Photo: McKay Savage
Building on our magical realism theme from last week, we’re going to move beyond the (very pretty) superficial level and take a look at some of the most magical experiences visitors can have in Colombia. Of course, you can find magic just about anywhere in this country, but the destination or activity that catches your fancy will depend on your style. The outdoorsy types might find their happy place hiking through the páramos and national parks of the Andes, while others will be completely context luxuriating on a roof deck soaking up the Cartagena sun. Still, whatever your travel goals, these five experiences are sure to give your time in Colombia just a little more pizzazz:
Photo: Ashley Bayles
With Halloween coming up, people across the country, especially in Halloween-crazy Bogotá, are preparing for a night of disguises. But October 31st isn’t the only time Colombians hide behind masks. In fact, the year is full of festivals and carnivals celebrating the country’s history, traditions, folklore and mythology with elaborate costumes and outfits. Here are a few examples of Colombia’s dressiest days:
Photo: Beatrice Murch
You know it’s springtime when the art galleries open their doors to the warm evening air – when you can hear musicians tuning their instruments beneath the trees – when cold champagne flows like water. Read on for three events you won’t want to miss this month in Buenos Aires.
Photo: mabel flores
September in Chile means several things. It represents the much-awaited beginning of spring, the time of year when you first start to see kids and their parents out flying kites, and most importantly, it’s when the national holiday (Fiestas Patrias) is celebrated.
Every year, the 18th and 19th of September, are given over to celebrating chilenidad, all things Chilean, which means the cueca, which is the national dance, national costumes, typical games such as spinning tops and flying kites, and of course, enjoying the national foods.
Below are some foods you won’t want to miss during Chile’s colorful Fiestas Patrias celebrations! Many of these are available year-round, but never in such great quantity, and usually not all together.
It’s entirely possible to spend a whole weekend going out in Bogotá without ever leaving the Zona Rosa. While I wouldn’t recommend this (there’s so much to see in the city!), the neighborhood certainly has enough to offer to keep any visitor entertained for at least 48 hours. As in other Latin American cities, the Zona Rosa is the main “going-out” part of town – but here, it’s so much more than that. Colloquially known as the “Zona T,” for the T-shaped pedestrian zone at its heart, these few square blocks are jam-packed with some of the city’s finest boutiques, tastiest restaurants and trendiest bars and clubs. Sit in La T on a weekend night and you’ll see many of Bogotá’s beautiful people strolling by. If you have more than one day in the city, the Zona Rosa is certainly worth a visit – if you’re looking for the party, look no farther!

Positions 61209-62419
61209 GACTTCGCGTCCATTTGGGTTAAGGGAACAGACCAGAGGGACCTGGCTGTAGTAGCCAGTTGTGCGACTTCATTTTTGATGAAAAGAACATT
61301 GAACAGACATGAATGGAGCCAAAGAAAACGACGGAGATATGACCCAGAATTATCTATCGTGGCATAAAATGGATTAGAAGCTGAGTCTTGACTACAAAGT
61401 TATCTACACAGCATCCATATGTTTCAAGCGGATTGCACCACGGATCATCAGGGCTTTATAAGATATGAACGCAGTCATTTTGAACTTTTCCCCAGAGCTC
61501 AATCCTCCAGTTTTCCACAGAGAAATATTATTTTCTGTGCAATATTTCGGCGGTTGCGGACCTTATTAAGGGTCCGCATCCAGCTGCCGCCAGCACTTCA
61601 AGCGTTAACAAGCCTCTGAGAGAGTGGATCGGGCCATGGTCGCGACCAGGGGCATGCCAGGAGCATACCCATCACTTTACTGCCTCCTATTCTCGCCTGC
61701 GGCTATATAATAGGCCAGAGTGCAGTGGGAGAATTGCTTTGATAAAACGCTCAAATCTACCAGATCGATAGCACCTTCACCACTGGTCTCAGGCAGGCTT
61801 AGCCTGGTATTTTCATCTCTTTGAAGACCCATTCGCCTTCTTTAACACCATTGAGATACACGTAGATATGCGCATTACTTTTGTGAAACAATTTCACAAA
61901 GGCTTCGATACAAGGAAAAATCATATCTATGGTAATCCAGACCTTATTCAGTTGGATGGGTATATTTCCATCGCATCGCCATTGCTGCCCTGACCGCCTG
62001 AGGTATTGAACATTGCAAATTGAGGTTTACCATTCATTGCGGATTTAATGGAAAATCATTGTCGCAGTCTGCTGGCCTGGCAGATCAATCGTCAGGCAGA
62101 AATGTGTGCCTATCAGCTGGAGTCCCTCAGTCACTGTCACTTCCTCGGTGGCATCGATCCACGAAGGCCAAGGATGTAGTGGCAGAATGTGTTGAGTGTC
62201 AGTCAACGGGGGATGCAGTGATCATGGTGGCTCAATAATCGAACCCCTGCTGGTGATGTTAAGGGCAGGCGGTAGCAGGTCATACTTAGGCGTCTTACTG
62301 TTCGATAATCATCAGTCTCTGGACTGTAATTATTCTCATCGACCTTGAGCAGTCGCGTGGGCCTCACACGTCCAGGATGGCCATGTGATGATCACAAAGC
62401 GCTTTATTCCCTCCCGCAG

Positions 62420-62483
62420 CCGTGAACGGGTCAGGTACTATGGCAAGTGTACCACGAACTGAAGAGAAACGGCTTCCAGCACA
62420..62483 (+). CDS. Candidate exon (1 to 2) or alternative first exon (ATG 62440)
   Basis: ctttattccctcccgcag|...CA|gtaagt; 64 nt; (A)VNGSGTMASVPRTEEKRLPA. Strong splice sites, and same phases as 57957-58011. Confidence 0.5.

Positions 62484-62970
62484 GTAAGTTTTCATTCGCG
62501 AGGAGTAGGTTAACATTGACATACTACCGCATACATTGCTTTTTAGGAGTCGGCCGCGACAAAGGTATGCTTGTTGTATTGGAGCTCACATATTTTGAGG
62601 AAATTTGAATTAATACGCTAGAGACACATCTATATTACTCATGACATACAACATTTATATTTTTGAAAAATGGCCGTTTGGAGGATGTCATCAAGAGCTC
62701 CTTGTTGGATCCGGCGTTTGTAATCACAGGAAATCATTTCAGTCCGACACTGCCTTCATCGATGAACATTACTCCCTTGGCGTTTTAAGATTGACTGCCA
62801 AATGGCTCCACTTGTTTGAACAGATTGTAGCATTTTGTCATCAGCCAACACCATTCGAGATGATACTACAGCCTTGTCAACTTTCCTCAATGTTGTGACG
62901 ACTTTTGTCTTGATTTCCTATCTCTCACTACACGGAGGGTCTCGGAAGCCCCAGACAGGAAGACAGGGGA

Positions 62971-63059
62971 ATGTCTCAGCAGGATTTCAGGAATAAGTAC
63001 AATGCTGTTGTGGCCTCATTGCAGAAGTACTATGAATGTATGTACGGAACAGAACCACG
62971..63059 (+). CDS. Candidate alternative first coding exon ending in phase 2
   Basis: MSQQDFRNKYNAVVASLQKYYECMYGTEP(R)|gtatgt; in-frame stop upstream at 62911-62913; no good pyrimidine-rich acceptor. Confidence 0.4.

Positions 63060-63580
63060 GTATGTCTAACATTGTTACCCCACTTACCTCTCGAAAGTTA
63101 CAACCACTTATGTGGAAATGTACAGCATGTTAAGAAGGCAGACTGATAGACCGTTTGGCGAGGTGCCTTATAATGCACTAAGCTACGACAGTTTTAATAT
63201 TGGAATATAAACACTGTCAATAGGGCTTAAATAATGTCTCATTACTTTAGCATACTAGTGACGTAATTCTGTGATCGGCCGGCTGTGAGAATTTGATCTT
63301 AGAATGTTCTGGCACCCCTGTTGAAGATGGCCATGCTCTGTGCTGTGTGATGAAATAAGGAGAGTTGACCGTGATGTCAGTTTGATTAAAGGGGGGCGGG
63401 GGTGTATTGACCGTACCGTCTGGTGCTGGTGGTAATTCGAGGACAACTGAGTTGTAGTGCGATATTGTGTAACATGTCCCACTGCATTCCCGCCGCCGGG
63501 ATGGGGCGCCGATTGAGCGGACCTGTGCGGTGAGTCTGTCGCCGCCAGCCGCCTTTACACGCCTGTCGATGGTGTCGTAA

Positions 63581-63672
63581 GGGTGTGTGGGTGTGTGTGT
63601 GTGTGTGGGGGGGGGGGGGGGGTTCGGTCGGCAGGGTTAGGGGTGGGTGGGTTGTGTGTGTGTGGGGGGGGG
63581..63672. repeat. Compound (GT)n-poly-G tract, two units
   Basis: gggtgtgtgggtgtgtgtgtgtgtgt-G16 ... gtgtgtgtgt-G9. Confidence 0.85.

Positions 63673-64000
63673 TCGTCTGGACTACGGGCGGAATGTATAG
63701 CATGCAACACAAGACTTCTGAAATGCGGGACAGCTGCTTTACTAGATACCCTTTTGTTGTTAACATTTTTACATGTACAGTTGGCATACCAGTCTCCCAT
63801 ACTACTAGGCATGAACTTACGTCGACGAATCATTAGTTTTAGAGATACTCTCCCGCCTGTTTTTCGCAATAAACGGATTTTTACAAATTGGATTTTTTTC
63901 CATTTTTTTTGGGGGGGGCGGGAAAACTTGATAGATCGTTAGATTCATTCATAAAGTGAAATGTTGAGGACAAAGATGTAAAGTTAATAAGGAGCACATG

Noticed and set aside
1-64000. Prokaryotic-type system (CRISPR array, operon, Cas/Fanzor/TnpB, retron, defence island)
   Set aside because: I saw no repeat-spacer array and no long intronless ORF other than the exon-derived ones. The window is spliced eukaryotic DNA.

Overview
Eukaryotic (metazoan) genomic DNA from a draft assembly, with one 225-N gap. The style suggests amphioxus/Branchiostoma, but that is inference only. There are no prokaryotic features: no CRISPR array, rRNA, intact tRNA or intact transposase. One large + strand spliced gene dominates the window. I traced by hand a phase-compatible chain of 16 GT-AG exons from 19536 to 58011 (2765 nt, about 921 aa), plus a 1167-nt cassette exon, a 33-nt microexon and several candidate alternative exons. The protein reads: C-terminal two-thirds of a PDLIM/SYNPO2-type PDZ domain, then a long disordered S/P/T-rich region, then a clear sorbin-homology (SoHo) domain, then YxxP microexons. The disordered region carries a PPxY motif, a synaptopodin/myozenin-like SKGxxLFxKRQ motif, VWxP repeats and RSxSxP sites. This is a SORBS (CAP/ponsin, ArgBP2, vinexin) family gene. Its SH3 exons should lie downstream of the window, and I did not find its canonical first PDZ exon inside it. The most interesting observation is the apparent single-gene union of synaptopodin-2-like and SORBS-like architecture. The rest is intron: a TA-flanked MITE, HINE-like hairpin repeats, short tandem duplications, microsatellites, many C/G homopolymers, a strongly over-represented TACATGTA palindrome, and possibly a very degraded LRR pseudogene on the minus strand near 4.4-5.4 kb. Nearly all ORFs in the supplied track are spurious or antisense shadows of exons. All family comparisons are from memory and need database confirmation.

Photo: Kevin Raub
In case you might have been tucked away inhaling oxygen while trying to scale Mount Everest and didn’t hear the news: Ticket applications for the 2014 FIFA World Cup in Brazil are now being accepted on FIFA’s official web site. If you’re planning on heading to Brazil for the world’s greatest football event, the process is pretty simple.
Our Buenos Aires Querido is, of course, the world capital of tango. Once a year, the city’s dance floors get especially crowded as the best dancers from all over the globe converge in the Argentinian metropolis for Tango Buenos Aires Festival y Mundial, widely considered the most important tango event on the planet. The glittering festival and competition kicked off last night with performances by famed tango musicians Raúl Lavié y Adriana Varela, plus the debut of a brand-new documentary about tango great Astor Piazzolla. Here’s what else is happening at the 2013 edition.
Medellín is known by locals and visitors alike as the “City of Eternal Spring,” and that title is never more deserved than during the first two weeks of August, when the city bursts into a blaze of color for its annual Feria de las Flores (Flower Festival). The festival, which has taken place every year since 1957, is a celebration of Medellín’s traditional products and economy – the region is the center of flower production for Colombia, which is one of the largest exporters of flowers in the world. But it has also become an opportunity for the city, which was recently named the world’s most innovative, to show off just what earned it that honor. With almost two weeks of bright colors, friendly (and attractive) locals and world-class spots to spend your downtime, the Feria makes falling in love near-inevitable.
Photo: Calle del Medio Restaurant
I recommend you start your night at Calle del Medio Restaurant located in front of the Cathedral in the Plaza de Armas (Main Square). From the moment this place opened its doors, it was destined to become one of the city’s favorites. This might be because of its colorful and cozy atmosphere, but also because of its signature cuisine made of Andean ingredients, such as Alpaca brochette and Tartare de trucha (Trout tartar).